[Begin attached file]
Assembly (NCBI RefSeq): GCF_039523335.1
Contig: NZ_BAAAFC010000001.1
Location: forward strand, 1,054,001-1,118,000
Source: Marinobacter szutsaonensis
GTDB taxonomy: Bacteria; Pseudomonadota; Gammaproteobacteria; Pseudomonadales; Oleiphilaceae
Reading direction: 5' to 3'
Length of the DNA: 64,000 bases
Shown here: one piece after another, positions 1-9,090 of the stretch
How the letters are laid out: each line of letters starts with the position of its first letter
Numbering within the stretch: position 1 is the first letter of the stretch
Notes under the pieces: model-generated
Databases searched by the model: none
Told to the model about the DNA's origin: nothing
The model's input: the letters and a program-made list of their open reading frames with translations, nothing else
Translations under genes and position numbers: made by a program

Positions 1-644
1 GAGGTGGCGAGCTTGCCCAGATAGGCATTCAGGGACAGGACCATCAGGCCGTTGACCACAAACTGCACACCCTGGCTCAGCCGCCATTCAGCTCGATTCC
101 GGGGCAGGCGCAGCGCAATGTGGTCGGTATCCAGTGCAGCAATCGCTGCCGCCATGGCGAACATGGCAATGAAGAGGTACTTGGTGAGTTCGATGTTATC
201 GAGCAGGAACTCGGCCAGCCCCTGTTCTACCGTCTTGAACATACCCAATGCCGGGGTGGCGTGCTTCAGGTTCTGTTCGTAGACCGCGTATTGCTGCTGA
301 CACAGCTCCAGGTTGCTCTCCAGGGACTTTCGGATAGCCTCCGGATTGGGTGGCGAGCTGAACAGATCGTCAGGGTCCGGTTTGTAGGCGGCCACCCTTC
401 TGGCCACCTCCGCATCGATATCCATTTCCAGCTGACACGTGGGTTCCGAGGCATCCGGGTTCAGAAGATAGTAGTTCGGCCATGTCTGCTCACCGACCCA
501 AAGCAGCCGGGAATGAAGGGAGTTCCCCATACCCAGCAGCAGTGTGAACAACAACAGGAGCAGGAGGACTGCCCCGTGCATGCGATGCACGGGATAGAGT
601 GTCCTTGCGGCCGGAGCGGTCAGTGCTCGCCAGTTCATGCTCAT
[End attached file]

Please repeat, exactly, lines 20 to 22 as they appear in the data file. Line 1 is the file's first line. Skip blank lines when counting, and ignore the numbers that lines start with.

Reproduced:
301 CACAGCTCCAGGTTGCTCTCCAGGGACTTTCGGATAGCCTCCGGATTGGGTGGCGAGCTGAACAGATCGTCAGGGTCCGGTTTGTAGGCGGCCACCCTTC
401 TGGCCACCTCCGCATCGATATCCATTTCCAGCTGACACGTGGGTTCCGAGGCATCCGGGTTCAGAAGATAGTAGTTCGGCCATGTCTGCTCACCGACCCA
501 AAGCAGCCGGGAATGAAGGGAGTTCCCCATACCCAGCAGCAGTGTGAACAACAACAGGAGCAGGAGGACTGCCCCGTGCATGCGATGCACGGGATAGAGT